French bishops voted on Saturday in favour of a plan to offer payments to people who were sexually abused as children by members of the Catholic clergy.
The French bishops conference said in a statement that each bishop would get in touch with victims they knew of to offer a “single lump sum of money”.
It added that neither the French legal system nor the Church required the payment of the money, and it was not intended to be a reparation.
“It aims to recognise that the victims’ suffering hangs on various failings within the Church,” the bishops’ statement said.
It added that a fund would be set up and the amount of the payouts was still to be decided.
For now, Church officials do not know how many people could be eligible for the payments but an independent commission charged with looking into sex abuse by members of the Catholic clergy over the last 20 years in France has collected testimony from 2,800 victims.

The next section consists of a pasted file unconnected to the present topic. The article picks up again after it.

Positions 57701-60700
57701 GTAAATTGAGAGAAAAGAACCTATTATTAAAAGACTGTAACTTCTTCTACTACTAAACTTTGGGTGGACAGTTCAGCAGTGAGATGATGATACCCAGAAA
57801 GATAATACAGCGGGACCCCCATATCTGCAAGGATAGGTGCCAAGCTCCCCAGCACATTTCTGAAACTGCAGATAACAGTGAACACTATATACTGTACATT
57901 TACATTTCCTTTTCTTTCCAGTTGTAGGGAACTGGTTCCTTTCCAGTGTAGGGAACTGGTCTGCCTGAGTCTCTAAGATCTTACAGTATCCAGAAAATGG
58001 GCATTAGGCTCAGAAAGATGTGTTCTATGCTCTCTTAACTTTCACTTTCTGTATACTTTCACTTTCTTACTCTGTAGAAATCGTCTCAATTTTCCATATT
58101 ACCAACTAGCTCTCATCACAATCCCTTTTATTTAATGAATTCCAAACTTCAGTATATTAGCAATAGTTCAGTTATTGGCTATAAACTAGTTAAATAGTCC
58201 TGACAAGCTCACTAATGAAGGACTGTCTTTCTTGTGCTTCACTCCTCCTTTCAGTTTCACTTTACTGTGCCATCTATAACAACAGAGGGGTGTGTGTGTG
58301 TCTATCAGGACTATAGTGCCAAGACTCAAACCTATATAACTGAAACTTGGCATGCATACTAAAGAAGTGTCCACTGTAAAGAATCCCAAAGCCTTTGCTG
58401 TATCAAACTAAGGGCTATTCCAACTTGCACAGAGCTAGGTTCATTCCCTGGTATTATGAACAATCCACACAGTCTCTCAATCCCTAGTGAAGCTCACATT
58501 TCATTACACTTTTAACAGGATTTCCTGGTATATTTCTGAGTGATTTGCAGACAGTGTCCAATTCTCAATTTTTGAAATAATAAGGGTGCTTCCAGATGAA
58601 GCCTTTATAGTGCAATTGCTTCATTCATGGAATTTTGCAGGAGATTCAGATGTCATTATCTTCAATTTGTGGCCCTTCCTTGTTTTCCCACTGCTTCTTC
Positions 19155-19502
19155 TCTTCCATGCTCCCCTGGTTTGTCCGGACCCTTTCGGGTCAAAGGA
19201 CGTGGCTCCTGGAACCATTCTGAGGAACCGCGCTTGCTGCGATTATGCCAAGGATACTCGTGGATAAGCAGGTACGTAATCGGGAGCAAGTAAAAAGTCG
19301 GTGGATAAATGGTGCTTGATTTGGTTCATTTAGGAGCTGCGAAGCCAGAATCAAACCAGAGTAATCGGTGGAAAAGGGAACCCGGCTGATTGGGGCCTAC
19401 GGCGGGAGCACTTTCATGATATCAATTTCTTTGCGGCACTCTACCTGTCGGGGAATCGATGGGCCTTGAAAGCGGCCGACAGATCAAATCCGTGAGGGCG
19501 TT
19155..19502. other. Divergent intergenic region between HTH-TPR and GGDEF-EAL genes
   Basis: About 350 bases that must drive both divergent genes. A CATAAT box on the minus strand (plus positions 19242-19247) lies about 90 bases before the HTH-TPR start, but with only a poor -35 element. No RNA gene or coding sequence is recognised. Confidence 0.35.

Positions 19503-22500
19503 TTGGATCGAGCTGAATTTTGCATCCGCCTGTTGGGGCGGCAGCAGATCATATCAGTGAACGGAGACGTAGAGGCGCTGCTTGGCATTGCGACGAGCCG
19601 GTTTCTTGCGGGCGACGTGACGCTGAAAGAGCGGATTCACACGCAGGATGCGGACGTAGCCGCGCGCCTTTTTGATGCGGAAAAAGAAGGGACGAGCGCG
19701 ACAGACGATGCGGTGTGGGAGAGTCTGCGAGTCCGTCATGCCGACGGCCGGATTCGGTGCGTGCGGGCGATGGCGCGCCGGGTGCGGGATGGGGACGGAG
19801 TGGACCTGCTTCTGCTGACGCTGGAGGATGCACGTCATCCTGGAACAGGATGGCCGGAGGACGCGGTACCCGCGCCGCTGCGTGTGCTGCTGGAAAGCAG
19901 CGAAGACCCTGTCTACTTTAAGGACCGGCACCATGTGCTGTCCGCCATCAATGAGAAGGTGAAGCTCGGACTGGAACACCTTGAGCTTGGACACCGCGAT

A spate of abuse scandals has battered Church credibility around the world and forced some dioceses to declare bankruptcy because of billions of dollars paid in settlements with victims.
Pope Francis issued a landmark decree in May making bishops directly accountable for sexual abuse or covering it up, requiring clerics to report any cases to Church superiors and allowing anyone to complain directly to the Vatican if need be.
In March, Pope Francis turned down an offer to resign from French Roman Catholic cardinal Philippe Barbarin, who had been convicted of failing to report sexual abuse charges.